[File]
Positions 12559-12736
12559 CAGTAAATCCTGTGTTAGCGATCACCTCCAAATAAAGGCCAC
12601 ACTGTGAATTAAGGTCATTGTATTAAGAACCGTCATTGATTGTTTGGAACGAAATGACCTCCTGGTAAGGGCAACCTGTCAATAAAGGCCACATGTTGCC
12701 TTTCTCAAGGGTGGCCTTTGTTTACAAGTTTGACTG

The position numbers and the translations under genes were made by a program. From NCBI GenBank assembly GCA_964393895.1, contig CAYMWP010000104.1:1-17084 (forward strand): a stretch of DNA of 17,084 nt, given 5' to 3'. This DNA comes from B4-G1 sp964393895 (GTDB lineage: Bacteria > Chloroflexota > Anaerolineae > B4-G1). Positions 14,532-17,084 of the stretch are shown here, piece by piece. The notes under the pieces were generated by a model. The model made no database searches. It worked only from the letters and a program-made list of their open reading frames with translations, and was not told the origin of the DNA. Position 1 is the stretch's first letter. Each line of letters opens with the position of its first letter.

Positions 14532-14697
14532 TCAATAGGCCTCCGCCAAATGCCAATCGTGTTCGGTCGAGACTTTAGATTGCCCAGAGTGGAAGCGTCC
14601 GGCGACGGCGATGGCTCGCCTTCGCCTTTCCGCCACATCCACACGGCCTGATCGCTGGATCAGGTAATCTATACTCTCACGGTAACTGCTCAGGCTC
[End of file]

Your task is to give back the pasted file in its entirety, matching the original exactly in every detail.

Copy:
Positions 12559-12736
12559 CAGTAAATCCTGTGTTAGCGATCACCTCCAAATAAAGGCCAC
12601 ACTGTGAATTAAGGTCATTGTATTAAGAACCGTCATTGATTGTTTGGAACGAAATGACCTCCTGGTAAGGGCAACCTGTCAATAAAGGCCACATGTTGCC
12701 TTTCTCAAGGGTGGCCTTTGTTTACAAGTTTGACTG

The position numbers and the translations under genes were made by a program. From NCBI GenBank assembly GCA_964393895.1, contig CAYMWP010000104.1:1-17084 (forward strand): a stretch of DNA of 17,084 nt, given 5' to 3'. This DNA comes from B4-G1 sp964393895 (GTDB lineage: Bacteria > Chloroflexota > Anaerolineae > B4-G1). Positions 14,532-17,084 of the stretch are shown here, piece by piece. The notes under the pieces were generated by a model. The model made no database searches. It worked only from the letters and a program-made list of their open reading frames with translations, and was not told the origin of the DNA. Position 1 is the stretch's first letter. Each line of letters opens with the position of its first letter.

Positions 14532-14697
14532 TCAATAGGCCTCCGCCAAATGCCAATCGTGTTCGGTCGAGACTTTAGATTGCCCAGAGTGGAAGCGTCC
14601 GGCGACGGCGATGGCTCGCCTTCGCCTTTCCGCCACATCCACACGGCCTGATCGCTGGATCAGGTAATCTATACTCTCACGGTAACTGCTCAGGCTC